3 Canadian Stocks I’m Buying in This Volatile Market

Investors should embrace market volatility by buying good stocks on dips. Here are a few Canadian stocks to consider.

Dollar symbol and Canadian flag on keyboard

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Financial market volatility is inevitable, with so many macro factors and events out there. For example, yesterday, the Bank of Canada raised the benchmark interest rate again by 0.75% for a total increase of 3% so far this year to 3.25%. Initially, the stock market dipped, but it ended up being positive for the day.

This is the fifth interest rate hike this year. And the Bank of Canada hinted that more hikes will come, as inflation remains high. July’s inflation rose 7.6% year over year. This was well above the central bank’s target of 1-3%.

Normal stock market volatility is 1-3% in a day. However, individual stocks can make much bigger moves than that. Here are three Canadian stocks that I’m buying in this volatile market should they fall to attractive levels.

Bank stocks

Big Canadian bank stocks are getting attractive. They make billions of dollars each year and continue to pay out safe dividends through economic cycles.

Particularly, Bank of Nova Scotia (TSX:BNS)(NYSE:BNS) offers the largest yield of the Big Six Canadian bank stocks. This also implies that the market is most pessimistic about its outlook. The bank has close to 40% revenue exposure to international operations, primarily in Latin America, where there’s a higher risk of bad loans expected on a weaker economic outlook.

That said, BNS stock has compounded its earnings per share (EPS) at a stable rate of 5.3% annually over the past decade. It’s likely to continue increasing its profits with stable growth in the long run. At writing, it offers an absolutely attractive dividend yield of 5.8%. Assuming it can grow its EPS in the long run by 5% annually, investors can expect total returns to be about 11% per year.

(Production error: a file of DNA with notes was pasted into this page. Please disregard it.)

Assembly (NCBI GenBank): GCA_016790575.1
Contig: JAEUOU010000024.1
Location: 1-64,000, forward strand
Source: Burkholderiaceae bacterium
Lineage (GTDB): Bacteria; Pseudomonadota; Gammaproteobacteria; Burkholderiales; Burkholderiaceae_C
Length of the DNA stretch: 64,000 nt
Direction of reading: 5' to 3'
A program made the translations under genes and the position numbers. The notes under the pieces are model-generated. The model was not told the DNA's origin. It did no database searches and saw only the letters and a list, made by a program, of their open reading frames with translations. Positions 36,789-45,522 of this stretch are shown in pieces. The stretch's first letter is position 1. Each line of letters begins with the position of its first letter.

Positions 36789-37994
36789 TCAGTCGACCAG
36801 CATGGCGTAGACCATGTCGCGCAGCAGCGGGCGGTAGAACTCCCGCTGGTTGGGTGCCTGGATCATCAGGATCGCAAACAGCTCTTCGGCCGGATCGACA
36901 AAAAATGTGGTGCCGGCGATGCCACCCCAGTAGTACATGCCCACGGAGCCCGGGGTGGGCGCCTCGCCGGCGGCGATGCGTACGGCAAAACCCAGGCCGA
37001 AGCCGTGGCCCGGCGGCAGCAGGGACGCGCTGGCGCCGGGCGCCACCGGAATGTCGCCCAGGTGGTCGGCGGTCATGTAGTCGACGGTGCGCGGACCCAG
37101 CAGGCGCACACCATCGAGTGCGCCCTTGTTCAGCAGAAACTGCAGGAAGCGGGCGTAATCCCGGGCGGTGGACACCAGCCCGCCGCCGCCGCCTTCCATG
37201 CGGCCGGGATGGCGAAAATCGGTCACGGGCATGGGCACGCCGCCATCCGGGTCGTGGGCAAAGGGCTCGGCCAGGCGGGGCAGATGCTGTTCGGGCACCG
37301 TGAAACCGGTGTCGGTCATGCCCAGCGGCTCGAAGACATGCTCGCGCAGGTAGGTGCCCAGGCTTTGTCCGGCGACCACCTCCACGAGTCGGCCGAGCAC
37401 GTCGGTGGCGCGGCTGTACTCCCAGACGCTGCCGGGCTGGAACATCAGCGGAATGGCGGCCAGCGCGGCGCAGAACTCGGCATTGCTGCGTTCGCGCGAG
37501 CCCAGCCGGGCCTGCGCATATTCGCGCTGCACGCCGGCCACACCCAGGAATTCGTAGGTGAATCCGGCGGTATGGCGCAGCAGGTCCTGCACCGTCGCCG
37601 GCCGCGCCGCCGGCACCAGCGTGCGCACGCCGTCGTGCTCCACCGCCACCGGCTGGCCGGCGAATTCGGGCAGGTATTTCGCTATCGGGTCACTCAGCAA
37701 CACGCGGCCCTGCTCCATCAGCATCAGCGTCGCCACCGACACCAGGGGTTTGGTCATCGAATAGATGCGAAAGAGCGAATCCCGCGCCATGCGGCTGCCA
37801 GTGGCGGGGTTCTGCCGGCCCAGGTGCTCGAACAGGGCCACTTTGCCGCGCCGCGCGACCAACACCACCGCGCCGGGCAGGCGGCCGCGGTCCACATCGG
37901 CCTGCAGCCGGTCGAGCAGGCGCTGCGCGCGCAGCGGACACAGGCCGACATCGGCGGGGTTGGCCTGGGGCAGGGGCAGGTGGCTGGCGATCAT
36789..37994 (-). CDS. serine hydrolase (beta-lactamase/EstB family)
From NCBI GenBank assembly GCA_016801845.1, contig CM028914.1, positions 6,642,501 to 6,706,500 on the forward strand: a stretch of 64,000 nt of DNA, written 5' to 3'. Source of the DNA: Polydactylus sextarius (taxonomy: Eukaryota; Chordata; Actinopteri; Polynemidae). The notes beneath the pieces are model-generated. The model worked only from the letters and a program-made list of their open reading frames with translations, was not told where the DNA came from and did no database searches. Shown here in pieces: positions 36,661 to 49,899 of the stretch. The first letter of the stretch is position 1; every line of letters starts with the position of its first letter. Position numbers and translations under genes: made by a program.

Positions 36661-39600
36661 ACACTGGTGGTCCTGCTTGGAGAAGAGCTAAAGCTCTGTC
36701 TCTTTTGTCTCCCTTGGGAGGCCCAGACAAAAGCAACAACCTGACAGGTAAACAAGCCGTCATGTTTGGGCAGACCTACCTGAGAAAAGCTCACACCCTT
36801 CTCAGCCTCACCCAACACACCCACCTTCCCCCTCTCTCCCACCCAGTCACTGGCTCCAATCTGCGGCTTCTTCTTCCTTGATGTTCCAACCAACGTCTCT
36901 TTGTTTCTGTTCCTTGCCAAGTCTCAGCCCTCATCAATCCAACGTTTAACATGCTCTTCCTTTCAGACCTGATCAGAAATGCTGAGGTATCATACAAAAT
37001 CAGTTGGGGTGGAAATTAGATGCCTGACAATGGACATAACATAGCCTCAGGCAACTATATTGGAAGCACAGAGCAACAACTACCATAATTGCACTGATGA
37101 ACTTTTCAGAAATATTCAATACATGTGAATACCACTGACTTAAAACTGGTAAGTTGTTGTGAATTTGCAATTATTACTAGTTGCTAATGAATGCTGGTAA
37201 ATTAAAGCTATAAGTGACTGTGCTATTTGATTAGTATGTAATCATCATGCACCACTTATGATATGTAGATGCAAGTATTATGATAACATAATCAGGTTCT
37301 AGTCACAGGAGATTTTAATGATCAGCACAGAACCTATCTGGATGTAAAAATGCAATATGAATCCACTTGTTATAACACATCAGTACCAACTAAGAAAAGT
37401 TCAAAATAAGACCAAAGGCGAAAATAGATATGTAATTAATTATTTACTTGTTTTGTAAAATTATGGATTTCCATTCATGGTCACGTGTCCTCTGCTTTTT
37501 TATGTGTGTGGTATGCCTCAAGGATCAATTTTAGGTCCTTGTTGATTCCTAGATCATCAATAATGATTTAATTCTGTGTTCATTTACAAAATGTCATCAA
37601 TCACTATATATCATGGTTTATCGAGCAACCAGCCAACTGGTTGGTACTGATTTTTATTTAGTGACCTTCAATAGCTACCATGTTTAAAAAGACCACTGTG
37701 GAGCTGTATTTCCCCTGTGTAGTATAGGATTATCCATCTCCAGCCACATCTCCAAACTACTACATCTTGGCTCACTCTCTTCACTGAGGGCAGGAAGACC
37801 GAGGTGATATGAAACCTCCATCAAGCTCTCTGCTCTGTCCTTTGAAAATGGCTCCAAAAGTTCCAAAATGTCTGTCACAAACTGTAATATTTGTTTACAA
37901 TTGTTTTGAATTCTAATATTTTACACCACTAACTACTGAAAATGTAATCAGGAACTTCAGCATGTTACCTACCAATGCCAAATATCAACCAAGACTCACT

Valuation expansion would drive even higher returns. At $70.91 per share, it trades at about 8.4 times earnings — a decent discount of about 25% from its long-term normal valuation.

Telecom stocks

Big Canadian telecom stocks are typically more stable than the average stock because of their stable earnings and safe dividends. Currently, Rogers Communications (TSX:RCI.B)(NYSE:RCI) appears to be the cheapest of the Big Three Canadian telecoms. The company lost some credibility due to an outage in July that caused its internet and wireless phone services to be unavailable for most, if not all, of its customers.

Canadians are likely to forget about this incident in time, and the stock will recover eventually. At about $55 per share at writing, the dividend stock trades at close to 15 times earnings and offers a yield of 3.6%. Its trailing 12-month payout ratio is sustainable at 60%.

Utility stocks

Utility stocks aren’t cheap right now, but predictable utilities like Fortis (TSX:FTS)(NYSE:FTS) reside in many investors’ portfolios for reliable dividend income. Through 2026, it’s set to increase its rate base at a compound annual growth rate of about 6%, which will help support dividend growth of about 6% annually through 2025.

Right now, analysts think the regulated utility is fairly valued at $58.76 per share at writing. Fortis stock also offers a safe yield of 3.6%. Notably, also, Fortis stock’s usual schedule of increasing its dividend is later this month. So, its forward yield should be just over 3.8%, which makes it a tad more compelling as a passive-income investment.

This article represents the opinion of the writer, who may disagree with the “official” recommendation position of a Motley Fool premium service or advisor. We’re Motley! Questioning an investing thesis — even one of our own — helps us all think critically about investing and make decisions that help us become smarter, happier, and richer, so we sometimes publish articles that may not be in line with recommendations, rankings or other content.

Fool contributor Kay Ng has no position in any stocks mentioned. The Motley Fool recommends BANK OF NOVA SCOTIA, FORTIS INC, and ROGERS COMMUNICATIONS INC. CL B NV.

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